Background: The patients' misinterpretation of symptoms of an evolving acute myocardial infarction (AMI) is a major cause for prolonged pre-hospital delays. The objective of this study was to identify factors associated with an attribution of the symptoms to the heart and to investigate the association between symptom misinterpretation and time until first medical contact (delay time).
Methods: The study population comprised 1,684 men and 559 women, aged 25-74 years, hospitalized with a first-time AMI recruited from a population-based AMI Registry.
Results: A total of 50.3 % of the patients attributed their experienced symptoms to the heart. Logistic regression modeling revealed that symptoms like chest pain, pain in the left upper extremity, and fear of death facilitated a correct attribution to the heart, whereas symptoms like vomiting or pain in the right upper extremity made a correct labeling difficult. Female sex, low educational status, migration background, and current smoking were associated with a higher risk of misinterpretation of symptoms. A family history of AMI or a history of angina pectoris, hypertension, and hyperlipidemia were shown to facilitate a correct interpretation of symptoms. Variables associated with a misinterpretation of symptoms did not significantly differ between men and women. People with misinterpretation of symptoms had a 1.59-fold risk (95 % confidence interval 1.33-1.90) to have a delay time of at least 2 h, compared with persons who correctly attributed their symptoms.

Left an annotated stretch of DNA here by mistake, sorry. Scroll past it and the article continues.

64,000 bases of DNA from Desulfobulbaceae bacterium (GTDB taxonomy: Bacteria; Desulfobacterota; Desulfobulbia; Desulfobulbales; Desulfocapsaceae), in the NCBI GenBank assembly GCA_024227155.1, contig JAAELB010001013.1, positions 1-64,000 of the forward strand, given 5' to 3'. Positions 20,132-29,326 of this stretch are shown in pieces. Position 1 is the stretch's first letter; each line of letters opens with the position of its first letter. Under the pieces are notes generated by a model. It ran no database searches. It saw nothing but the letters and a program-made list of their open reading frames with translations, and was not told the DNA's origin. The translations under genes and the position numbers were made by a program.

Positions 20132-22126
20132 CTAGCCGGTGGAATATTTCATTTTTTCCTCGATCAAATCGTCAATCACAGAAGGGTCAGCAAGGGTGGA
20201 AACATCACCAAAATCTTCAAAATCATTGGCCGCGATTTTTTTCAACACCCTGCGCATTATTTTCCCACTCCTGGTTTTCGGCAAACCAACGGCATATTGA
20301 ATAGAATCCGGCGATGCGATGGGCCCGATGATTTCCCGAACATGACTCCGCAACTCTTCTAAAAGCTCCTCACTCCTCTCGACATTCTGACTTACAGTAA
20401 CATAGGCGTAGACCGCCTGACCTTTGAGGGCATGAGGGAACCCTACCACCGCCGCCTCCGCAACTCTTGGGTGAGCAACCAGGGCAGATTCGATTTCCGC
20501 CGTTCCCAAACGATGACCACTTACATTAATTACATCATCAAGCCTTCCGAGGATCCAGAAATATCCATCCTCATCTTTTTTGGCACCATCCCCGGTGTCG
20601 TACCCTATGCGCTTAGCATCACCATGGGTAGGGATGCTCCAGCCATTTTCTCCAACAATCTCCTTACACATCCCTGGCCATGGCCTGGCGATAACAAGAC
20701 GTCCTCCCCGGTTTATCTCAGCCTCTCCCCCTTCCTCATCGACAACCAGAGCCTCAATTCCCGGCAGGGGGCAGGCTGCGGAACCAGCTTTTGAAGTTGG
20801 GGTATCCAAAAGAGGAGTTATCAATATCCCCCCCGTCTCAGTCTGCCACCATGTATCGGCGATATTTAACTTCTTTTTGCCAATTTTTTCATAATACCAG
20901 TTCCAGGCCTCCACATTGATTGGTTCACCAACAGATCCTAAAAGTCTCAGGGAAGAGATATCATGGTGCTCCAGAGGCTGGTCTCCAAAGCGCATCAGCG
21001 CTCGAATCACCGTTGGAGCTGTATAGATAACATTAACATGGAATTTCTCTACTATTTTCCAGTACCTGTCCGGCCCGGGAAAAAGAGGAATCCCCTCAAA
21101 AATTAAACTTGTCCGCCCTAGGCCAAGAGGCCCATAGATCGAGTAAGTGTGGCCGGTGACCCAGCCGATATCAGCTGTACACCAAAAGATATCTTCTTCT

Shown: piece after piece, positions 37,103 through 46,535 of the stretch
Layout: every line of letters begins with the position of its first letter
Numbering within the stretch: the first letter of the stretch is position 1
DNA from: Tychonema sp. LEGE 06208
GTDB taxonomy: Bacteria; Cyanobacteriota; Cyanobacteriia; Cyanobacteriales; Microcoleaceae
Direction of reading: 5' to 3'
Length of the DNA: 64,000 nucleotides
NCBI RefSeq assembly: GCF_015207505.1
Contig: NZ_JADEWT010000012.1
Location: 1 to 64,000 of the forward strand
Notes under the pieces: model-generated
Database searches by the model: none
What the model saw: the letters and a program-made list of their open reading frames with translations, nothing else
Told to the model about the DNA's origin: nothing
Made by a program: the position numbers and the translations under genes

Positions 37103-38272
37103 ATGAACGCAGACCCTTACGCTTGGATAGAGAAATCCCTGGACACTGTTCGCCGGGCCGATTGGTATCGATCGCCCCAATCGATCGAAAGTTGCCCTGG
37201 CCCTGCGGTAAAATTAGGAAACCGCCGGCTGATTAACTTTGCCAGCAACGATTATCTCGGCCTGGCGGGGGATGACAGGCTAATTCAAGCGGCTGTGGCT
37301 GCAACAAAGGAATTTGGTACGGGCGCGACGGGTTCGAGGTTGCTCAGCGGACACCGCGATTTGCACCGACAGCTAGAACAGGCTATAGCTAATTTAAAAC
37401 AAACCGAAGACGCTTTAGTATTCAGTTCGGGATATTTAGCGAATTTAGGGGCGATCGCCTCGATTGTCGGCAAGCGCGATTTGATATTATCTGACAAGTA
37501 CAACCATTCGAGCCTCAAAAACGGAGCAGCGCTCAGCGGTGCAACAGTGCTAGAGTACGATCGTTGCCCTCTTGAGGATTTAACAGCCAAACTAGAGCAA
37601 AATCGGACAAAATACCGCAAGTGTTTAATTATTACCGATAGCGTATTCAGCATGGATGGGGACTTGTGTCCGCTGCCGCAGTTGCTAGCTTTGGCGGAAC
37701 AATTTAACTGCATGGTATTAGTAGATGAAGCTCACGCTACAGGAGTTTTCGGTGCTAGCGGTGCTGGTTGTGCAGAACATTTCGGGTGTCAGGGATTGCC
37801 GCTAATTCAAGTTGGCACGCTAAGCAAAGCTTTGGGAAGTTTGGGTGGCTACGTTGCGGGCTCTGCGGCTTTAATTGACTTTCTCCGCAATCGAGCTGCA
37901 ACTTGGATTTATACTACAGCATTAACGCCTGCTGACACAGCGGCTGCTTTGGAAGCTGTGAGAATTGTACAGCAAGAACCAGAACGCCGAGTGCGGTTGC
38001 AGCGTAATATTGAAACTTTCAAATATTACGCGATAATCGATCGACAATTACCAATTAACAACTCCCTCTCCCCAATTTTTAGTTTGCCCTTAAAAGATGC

Conclusions: Symptom misinterpretation is common among patients with AMI, significantly related to symptoms, sociodemographic characteristics and individual risk factors, and associated with a prolonged delay time.